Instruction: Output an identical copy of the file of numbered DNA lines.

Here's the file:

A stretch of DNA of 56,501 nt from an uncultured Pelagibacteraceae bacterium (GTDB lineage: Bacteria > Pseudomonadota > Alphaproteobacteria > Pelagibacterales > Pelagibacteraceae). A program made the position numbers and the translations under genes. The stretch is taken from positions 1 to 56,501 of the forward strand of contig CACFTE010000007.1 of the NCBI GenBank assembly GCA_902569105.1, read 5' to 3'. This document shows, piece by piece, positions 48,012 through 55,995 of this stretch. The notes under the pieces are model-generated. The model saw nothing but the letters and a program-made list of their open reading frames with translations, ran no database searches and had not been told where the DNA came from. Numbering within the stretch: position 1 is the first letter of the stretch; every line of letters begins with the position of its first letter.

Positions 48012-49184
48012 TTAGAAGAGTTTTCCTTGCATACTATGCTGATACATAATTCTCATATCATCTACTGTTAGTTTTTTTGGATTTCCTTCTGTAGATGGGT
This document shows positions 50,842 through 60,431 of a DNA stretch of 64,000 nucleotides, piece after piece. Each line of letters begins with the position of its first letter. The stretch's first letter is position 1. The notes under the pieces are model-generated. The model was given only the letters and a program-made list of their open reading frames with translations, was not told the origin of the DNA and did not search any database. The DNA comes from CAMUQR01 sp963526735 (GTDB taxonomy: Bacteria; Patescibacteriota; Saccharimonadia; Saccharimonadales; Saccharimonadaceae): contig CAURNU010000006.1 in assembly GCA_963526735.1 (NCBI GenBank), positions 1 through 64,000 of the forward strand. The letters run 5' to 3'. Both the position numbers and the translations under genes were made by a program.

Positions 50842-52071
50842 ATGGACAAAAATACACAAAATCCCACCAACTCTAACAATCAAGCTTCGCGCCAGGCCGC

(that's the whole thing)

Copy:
A stretch of DNA of 56,501 nt from an uncultured Pelagibacteraceae bacterium (GTDB lineage: Bacteria > Pseudomonadota > Alphaproteobacteria > Pelagibacterales > Pelagibacteraceae). A program made the position numbers and the translations under genes. The stretch is taken from positions 1 to 56,501 of the forward strand of contig CACFTE010000007.1 of the NCBI GenBank assembly GCA_902569105.1, read 5' to 3'. This document shows, piece by piece, positions 48,012 through 55,995 of this stretch. The notes under the pieces are model-generated. The model saw nothing but the letters and a program-made list of their open reading frames with translations, ran no database searches and had not been told where the DNA came from. Numbering within the stretch: position 1 is the first letter of the stretch; every line of letters begins with the position of its first letter.

Positions 48012-49184
48012 TTAGAAGAGTTTTCCTTGCATACTATGCTGATACATAATTCTCATATCATCTACTGTTAGTTTTTTTGGATTTCCTTCTGTAGATGGGT
This document shows positions 50,842 through 60,431 of a DNA stretch of 64,000 nucleotides, piece after piece. Each line of letters begins with the position of its first letter. The stretch's first letter is position 1. The notes under the pieces are model-generated. The model was given only the letters and a program-made list of their open reading frames with translations, was not told the origin of the DNA and did not search any database. The DNA comes from CAMUQR01 sp963526735 (GTDB taxonomy: Bacteria; Patescibacteriota; Saccharimonadia; Saccharimonadales; Saccharimonadaceae): contig CAURNU010000006.1 in assembly GCA_963526735.1 (NCBI GenBank), positions 1 through 64,000 of the forward strand. The letters run 5' to 3'. Both the position numbers and the translations under genes were made by a program.

Positions 50842-52071
50842 ATGGACAAAAATACACAAAATCCCACCAACTCTAACAATCAAGCTTCGCGCCAGGCCGC